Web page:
Iran's nuclear ambitions do not pose a clear and imminent danger, according to the NIE. But perhaps bombing Iran would mainly deal a good blow to a center of Islamic power in the Middle East, just as the toppling of Saddam Hussein dealt a setback for Arab power in the region. In both cases, false or trumped up fears about nuclear threats would have provided the convenient excuse to act.
--By Scott MacLeod/Cairo

Friday, January 25, 2008

Reflections on Holocaust

Reflections on Holocaust
Mike Ghouse, January 15, 2008

The United Nations has designated January 27th as the Holocaust Remembrance Day. On this day, in behalf of the Foundation for Pluralism and the World Muslim Congress, I request us to reflect upon the human sufferings inflicted by humans through out the world.

We may start out by scribbling a title for each one of the small and large injustice we have witnessed or learned through news. What did we do with that information and how did we feel about ourselves? The conflicts emanating from injustices are rife in Congo, Darfur, Sri Lanka, Iraq, Israel, Palestine, Pakistan and other places. Please take a moment to reflect upon the viciousness of the humans, the vulgarity of the few that has engulfed the innocent bystanders. We have to work towards the idea of “saving a life is like saving the whole humanity,” says God in Torah and Qur’aan. You and I exist because someone believed in it before us.

Six Million Jews were brutally murdered simply because of their faith. Imagine if we were in that situation, ruthlessly packed in a rail car along with 100 other humans to be thrown in gas chambers. The helplessness and the humiliation should have been palpable, but the world stood by silently finding bliss in self designed ignorance. If it happens to us we feel like tearing the world apart.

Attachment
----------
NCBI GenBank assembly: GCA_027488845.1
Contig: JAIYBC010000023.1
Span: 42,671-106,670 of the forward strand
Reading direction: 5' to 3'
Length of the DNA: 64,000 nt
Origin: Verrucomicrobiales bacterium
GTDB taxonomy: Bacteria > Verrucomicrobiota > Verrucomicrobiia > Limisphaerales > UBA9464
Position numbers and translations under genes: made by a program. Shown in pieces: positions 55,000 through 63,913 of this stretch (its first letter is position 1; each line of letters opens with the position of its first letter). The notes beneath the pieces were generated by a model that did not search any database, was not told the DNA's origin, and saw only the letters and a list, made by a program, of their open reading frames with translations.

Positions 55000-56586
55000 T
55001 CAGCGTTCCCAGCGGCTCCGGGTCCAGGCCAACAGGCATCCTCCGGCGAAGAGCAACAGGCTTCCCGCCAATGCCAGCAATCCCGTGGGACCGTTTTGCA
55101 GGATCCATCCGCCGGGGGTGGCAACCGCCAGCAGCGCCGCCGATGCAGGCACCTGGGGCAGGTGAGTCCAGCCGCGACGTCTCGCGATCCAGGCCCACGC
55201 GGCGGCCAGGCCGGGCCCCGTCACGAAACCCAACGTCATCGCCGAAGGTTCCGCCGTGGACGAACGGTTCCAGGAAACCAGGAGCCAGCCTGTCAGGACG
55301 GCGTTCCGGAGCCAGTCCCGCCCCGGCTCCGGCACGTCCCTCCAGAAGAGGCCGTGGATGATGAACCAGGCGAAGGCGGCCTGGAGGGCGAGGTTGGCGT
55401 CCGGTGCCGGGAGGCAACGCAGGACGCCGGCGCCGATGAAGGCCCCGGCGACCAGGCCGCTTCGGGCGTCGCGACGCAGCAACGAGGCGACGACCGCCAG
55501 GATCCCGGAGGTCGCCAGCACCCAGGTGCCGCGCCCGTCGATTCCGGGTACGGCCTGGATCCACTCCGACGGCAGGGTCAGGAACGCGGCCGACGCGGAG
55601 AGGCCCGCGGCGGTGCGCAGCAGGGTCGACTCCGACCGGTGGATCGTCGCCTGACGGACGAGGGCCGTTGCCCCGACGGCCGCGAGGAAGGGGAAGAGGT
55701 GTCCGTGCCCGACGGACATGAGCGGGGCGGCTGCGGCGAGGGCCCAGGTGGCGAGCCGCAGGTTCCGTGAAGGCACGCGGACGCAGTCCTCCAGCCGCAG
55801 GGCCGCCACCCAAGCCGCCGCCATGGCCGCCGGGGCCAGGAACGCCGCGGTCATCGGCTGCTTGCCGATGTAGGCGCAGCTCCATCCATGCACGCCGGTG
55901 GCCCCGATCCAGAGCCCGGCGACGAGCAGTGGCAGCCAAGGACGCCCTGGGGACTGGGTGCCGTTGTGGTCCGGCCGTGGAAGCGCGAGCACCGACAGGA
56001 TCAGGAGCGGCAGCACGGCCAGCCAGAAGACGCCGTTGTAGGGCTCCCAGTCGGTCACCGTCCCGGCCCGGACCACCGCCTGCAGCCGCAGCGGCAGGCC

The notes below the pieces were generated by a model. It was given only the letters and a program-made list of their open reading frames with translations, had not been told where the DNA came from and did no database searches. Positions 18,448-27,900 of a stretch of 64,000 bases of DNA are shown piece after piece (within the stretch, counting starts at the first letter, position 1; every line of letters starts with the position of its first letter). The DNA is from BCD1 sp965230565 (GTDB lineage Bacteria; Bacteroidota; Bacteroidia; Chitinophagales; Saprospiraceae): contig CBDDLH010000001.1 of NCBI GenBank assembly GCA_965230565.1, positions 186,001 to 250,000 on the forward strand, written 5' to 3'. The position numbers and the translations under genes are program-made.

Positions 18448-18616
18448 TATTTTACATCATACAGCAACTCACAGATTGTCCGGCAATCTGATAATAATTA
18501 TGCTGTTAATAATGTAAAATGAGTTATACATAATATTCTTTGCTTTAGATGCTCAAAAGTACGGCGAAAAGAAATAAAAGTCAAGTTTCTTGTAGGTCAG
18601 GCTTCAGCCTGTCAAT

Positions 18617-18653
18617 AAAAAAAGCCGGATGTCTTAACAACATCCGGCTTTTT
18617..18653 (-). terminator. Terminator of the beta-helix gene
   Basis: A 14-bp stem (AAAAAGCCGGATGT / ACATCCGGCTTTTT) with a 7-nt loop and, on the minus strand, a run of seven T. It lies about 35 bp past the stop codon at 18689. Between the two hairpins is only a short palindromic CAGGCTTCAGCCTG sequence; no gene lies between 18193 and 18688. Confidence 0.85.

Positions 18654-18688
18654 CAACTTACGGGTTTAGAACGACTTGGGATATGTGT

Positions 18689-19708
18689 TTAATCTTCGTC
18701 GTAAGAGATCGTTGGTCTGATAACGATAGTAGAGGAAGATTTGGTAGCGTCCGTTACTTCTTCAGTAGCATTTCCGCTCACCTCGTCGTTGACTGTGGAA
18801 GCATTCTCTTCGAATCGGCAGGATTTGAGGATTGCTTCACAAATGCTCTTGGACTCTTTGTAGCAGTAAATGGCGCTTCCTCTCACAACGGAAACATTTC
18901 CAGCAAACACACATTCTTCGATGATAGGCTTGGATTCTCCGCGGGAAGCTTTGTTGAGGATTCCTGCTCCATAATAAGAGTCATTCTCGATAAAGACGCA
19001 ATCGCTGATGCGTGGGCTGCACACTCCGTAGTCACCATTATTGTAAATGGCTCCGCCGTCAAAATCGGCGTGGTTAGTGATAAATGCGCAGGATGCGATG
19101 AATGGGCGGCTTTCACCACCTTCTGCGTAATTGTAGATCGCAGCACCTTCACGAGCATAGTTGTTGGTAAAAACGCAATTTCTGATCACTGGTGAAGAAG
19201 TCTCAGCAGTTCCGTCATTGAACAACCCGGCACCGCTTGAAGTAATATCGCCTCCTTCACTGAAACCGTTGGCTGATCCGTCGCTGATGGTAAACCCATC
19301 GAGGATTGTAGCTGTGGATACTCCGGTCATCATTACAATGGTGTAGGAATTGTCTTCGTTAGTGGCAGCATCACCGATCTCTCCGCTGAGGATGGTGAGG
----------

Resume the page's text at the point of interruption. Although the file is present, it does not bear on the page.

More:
The world reacted belatedly, thank God; the evil plan of the Nazis did not materialize. We said, never again and we keep falling short on our own promise. It is time to reflect if our hearts can feel the pain and if our minds can do something about it. We should visit the holocaust museum in our area; it will upload humanity into us, it is good to be a human again and again.

Our hearts and minds are endowed with a sense of justice, and whenever we see that balance disturbed, we react to it with anger, helplessness and distress. Religion and common sense have taught us to regain that balance by taking an action, least of which is to speak up. Our minds work mysteriously, the act of seeking balance and justice relieves us from the anguish and gives us a sense purpose in life that we stand for something.

If my actions and words aggravate a conflict, then I have become a contributor toward chaos, on the other hand if my words and actions mitigate the conflict, I become a peace maker. Peace has got to be unconditional without any score keeping, “do your duty without the greed of results”, says the Bhagvad Gita.

No one is an island; we have to develop an open mind and an open heart towards each other in the process of healing and repairing the world. We should short change our humanness by thinking that we were not responsible for it.